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Fisheries Ecology and Management
Carl J. Walters & Steven J. D. Martell

Book Description | Reviews
Chapter 1 [in PDF format]

TABLE OF CONTENTS:

LIST OF FIGURES xi
LIST OF TABLES xvii
PREFACE xix
ACKNOWLEDGMENTS xxi

PART ONE: CHANGING OBJECTIVES AND EMERGING ASSESSMENT METHODS 1

CHAPTER 1: Introduction 3
1.1 The Role of Predictive Models 3
1.2 The Distinction between Fish Science and Fisheries Science 5
1.3 Approaches to Prediction of Policy Impact 6
1.4 Experimental Management 9
1.5 The Ecological Basis of Sustainable Harvesting 12
CHAPTER 2: Trade-Offs in Fisheries Management 20
2.1 Trade-Off Relationships and Policy Choices 22
2.2 Short-Term versus Long-Term Values 25
2.3 Biological Diversity versus Productivity 31
2.4 Economic Efficiency versus Diversity of Employment Opportunities 37
2.5 Allocation of Management-Agency Resources 39

PART TWO: ELEMENTARY CONCEPTS IN POPULATION DYNAMICS AND HARVEST REGULATION 41

CHAPTER 3: Strategic Requirements for Sustainable Fisheries 43
3.1 Harvest Optimization Models 46
3.2 Constructing Feedback Policies 49
3.3 Feedback Policy Implementation 58
3.4 Feedback Policies for Incremental Quota Change 61
3.5 Actively Adaptive Policies 63
CHAPTER 4: Tactics for Effective Harvest Regulation 65
4.1 Tactical Options for Limiting Exploitation Rates 67
4.2 Managing the Risk of Depensatory Effects under Output Control 69
4.3 Tactics for Direct Control of Exploitation Rates 74
4.4 Regulation of Exploitation Rates in Recreational Fisheries 77
4.5 In-Season Adaptive Management Systems 79
4.6 Monitoring Options and Priorities 80
4.7 Maintaining Genetic Diversity and Structure in Harvested Populations 83

PART THREE: USE AND ABUSE OF SINGLE-SPECIES ASSESSMENT MODELS 87

CHAPTER 5: An Overview of Single-Species Assessment Models 89
5.1 Objectives of Single-Species Assessment 89
5.2 State-Observation Components 91
5.3 Estimation Criteria and Measuring Uncertainty 95
5.4 Modeling Options 101
5.5 Using Composition Information 110
5.6 Dealing with Parameters That Aren't 121
CHAPTER 6: Foraging Arena Theory (I)124
6.1 Beverton-Holt Model for Stock-Recruitment 128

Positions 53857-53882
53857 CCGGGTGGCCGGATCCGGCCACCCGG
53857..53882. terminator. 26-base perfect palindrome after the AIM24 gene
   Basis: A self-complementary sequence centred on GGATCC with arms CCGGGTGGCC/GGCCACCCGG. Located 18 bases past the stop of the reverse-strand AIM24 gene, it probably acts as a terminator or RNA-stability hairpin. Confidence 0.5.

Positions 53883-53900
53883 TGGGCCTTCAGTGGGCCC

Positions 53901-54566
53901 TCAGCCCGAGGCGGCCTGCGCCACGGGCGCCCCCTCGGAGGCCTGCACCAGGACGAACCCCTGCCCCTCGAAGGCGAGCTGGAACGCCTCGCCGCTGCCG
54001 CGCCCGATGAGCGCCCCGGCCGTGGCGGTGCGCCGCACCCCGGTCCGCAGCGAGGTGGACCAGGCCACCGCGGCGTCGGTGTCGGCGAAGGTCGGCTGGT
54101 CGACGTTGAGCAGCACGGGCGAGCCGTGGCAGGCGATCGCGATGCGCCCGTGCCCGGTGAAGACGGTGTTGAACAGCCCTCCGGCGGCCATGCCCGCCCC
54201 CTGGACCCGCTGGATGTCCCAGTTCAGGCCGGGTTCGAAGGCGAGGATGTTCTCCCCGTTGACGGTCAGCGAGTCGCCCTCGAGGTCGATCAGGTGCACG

6.2 Alternative Models Based on Juvenile Carrying Capacity 132
6.3 Using Foraging Arena Arguments to Derive the Beverton-Holt Model 136
6.4 Implications for Recruitment Research and Prediction 147
CHAPTER 7: Problems in the Assessment of Recruitment Relationships 151
7.1 Which Parameters Matter? 152
7.2 Predicting Reproductive Performance at Low Stock Sizes 158
7.3 Predicting Capacity to Recover from Historical Overfishing 160
7.4 The Errors-in-Variables Bias Problem 162
7.5 The Time-Series Bias Problem 165
7.6 Can Statistical Fisheries Oceanography Save the Day? 173

PART FOUR: MODELING SPATIAL PATTERNS AND DYNAMICS IN FISHERIES 179

CHAPTER 8: Spatial Population Dynamics Models 181
8.1 Life-History Trajectories 182
8.2 Multistage Models 185
8.3 Eulerian Representation 188
8.4 Lagrangian Representation 193
8.5 Policy Gaming with Spatial Models 198
CHAPTER 9: Temporal and Spatial Dynamics of Fishing Effort 200
9.1 Long-Term Capacity 201
9.2 Short-Term Effort Responses 204
9.3 Spatial Allocation of Fishing Effort 210
9.4 Mosaic Closures 223

PART FIVE: FOOD WEB MODELING TO HELP ASSESS IMPACT OF FISHERIES ON ECOLOGICAL SUPPORT FUNCTIONS 229

CHAPTER 10: Foraging Arena Theory (II)231
10.1 Understanding Foraging Arena Theory 232
10.2 Predicting Trophic Flows 236
10.3 Adding Realism (I): Foraging Time Adjustments 240
10.4 Adding Realism (II): Trophic Mediation 244
10.5 Ecosim 246
10.6 Representing Trophic Ontogeny in Ecosim 248
10.7 Single-Species Dynamics from Ecosim Rate Equations 252
10.8 Ecosystem-Scale Variation 254
CHAPTER 11: Options for Ecosystem Modeling 256
11.1 Qualitative Analysis of Dominant Trophic Interactions 259
11.2 Qualitative Analysis of More Complex Linkages 270
11.3 Models That Link Dynamics with Nutrient Cycling Processes 271
11.4 Representation of Mesoscale Spatial-Policy Options 276
11.5 Individual-Based Size-and Space-Structured Models 283
CHAPTER 12: Parameterization of Ecosystem Models 286
12.1 Parameterizing Models 287
12.2 Parameter Estimates from Experimental Data 289
12.3 Estimating Parameters from Mass Balance Snapshots 292
12.4 Challenging Ecosystem Models with Data 300

PART SIX: STRATEGIES FOR ECOSYSTEM MANAGEMENT 311

CHAPTER 13: Marine Enhancement Programs 313
13.1 Things That Can Go Wrong 317
13.2 Critical Steps in Enhancement Program Design 326
13.3 Monitoring and Experimental Requirements 331
CHAPTER 14: Options for Sustainable Ecosystem Management 334
14.1 Alternative Visions of Ecosystem Structure 335
14.2 Moving Toward Sustainable Ecosystem Management 344
APPENDIX: Definitions for Mathematical Symbols 349
BIBLIOGRAPHY 355
INDEX 381

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File created: 11/11/2014

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